Redefining Success: Quantity in Hours ≠ Quality of Work

Ok, I listened to my smart marketing people and first wrote some educational blogs about how many hours a week American's work on average and the effects, now I get to share my opinion and tell you my story!

Why? Why? I think it's because many of us define our work success in the number of hours we work. We're really important at work if we have to work more than 40 hours a week.  We know that with each promotion, we need to add on a few extra hours a week. Why do we know this? Because this is what is presented to us when we first enter the workforce. We are constantly seeing the person at the level above us working longer than we are. It's what's to be expected. 

My take on this: we're all very busy, but busy does not equal productive.

Stigmatism that if you're not working 40 hours a week, that means you're lazy. But what if it's not lazy, what if it's working smarter, not harder

Let me use my career in corporate American as an example. I was constantly finding new and more automated and efficient ways of completing ALL my tasks. Literally ALL of them. I like to say, "I never met a task I didn't improve."  Even the processes I created myself. If I was in charge of creating a weekly report, it was pretty much a guarantee that the process behind generating that report would be drastically different in 6 months. Many times, I would look back at my old stuff and think, "How the hell did I get anything done with a process like that?"

Now it wasn't that I was changing for change's sake. I was constantly evolving, learning new things and making improvements. Continuous Improvement is the 'business' buzz word that describes this process. It's also a description of my nature, my personality, I can't help it. I was doing it before it was cool!  And doing it before I even realized that I was doing it!

Because of this, every role I had in the corporate world drastically cut back on the time it took to complete all my tasks. Literally reducing many 40 hours per week roles to 20 hours or less (i.e. I once had a weekly report that took me all day on Monday to do, I got it down to 20 minutes. There was also a billing process that would take a ridiculously painful 3 days a month to complete, I cut it down to 1 day).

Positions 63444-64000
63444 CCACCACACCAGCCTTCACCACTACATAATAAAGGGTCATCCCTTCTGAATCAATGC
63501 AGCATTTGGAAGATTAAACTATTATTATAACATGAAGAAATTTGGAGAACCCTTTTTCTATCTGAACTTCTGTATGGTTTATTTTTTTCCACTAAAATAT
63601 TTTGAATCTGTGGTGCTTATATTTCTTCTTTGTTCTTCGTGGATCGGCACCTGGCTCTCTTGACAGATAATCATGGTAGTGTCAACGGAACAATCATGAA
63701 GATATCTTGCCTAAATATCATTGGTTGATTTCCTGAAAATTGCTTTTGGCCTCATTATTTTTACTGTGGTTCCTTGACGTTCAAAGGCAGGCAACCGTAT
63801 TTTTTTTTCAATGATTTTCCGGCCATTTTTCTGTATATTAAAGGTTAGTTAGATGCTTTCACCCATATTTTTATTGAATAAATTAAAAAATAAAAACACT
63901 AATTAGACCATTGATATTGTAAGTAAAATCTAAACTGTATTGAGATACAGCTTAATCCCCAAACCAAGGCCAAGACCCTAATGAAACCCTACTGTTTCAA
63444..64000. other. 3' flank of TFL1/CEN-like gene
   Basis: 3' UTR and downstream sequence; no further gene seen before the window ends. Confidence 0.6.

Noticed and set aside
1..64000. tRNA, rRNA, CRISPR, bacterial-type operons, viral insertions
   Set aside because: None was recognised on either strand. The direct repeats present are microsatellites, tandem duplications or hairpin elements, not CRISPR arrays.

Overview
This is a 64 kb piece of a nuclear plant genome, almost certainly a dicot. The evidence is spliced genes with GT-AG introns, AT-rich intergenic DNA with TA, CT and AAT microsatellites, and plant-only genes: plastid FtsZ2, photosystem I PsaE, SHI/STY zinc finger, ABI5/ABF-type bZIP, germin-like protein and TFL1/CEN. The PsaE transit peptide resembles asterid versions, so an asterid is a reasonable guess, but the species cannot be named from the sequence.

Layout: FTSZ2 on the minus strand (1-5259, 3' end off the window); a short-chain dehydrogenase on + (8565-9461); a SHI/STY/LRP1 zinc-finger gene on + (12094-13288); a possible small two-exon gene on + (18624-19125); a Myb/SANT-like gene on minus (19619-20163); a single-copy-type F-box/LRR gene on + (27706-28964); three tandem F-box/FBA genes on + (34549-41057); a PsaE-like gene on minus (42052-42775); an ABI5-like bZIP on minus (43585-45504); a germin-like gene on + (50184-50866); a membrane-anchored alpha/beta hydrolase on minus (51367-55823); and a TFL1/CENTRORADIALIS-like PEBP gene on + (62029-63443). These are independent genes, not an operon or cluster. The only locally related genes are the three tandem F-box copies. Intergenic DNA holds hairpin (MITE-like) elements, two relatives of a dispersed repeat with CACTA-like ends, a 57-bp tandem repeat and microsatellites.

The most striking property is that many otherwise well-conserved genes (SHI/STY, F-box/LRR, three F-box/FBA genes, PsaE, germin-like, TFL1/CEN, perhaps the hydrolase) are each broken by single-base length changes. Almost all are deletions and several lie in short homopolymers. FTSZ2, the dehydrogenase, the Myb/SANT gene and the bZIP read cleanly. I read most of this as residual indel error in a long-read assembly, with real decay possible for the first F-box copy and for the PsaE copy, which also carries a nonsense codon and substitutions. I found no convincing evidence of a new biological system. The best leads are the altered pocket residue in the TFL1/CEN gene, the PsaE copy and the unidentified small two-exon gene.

Now according to many people's deep down subconscious beliefs, only working 20 hours a week in the corporate world made me lazy. And call me lazy all you want (I have joked about being a lazy millennial, except now I'm apparently not a millennial, I'm a Xennial). 

Sitting at my desk planning my next family vacation, how lazy, you should be working and busy like I am. Well guess what buddy, what used to take you 8 hours to do, I've got down to 20 minutes. I did my job. I'm not lazy. I planned ahead and Googled and learned the efficiencies within this system that we're using and am utilizing it to its fullest potential so what used to take you all day to do, now only takes me 2 hours. So I think I've earned an hour of family vacation time!



And the company is benefiting greatly from my 'laziness.'

So can we please stop putting so much frickin' emphasis on quantity of hours, can we please start looking at the quality of work and start encouraging people to work less. Work smarter, not harder. 

And if you don't have the skillset internally, give a smart techy Xennial a shout! Clear Simple business.

My goal with my company and this blog is to show that there are other ways of doing things than the 'traditional' way we've always seen. There are ways to be successful at work and at home. There are ways not to spend 40, 50, 60+ hours at work each week. That as you get promoted, it doesn't mean you have to work more. I may piss people off, I may be called lazy by some, but that's ok. I'm fighting against the 'start living when you retire' or 'regrets on one's deathbed'. 

I will be the CEO of a multi-million-dollar company and I will not work more than 40 hours per week and my employees will not either.

Now I know that's a ridiculously bold and perhaps ignorant statement, and I'm slightly terrified right now writing it on 'paper' and posting it to the world, but if my background is any indication, I work more efficiently than others. Usually twice as efficient. So, if the average CEO is spending 80 hours a week working, I feel as if I can confidently say, I will cut that in half. Because I've already done it. 

And if executives and business leaders need to see an example of how it can be done before they themselves do it and improve their lives and the lives of ALL their employees, than God willing, I will be that example (which I'm pretty sure He is willing, otherwise He wouldn't be pushing me to be so damn pushy and vocal about this. He wouldn't have given me this knowledge and these skills). 


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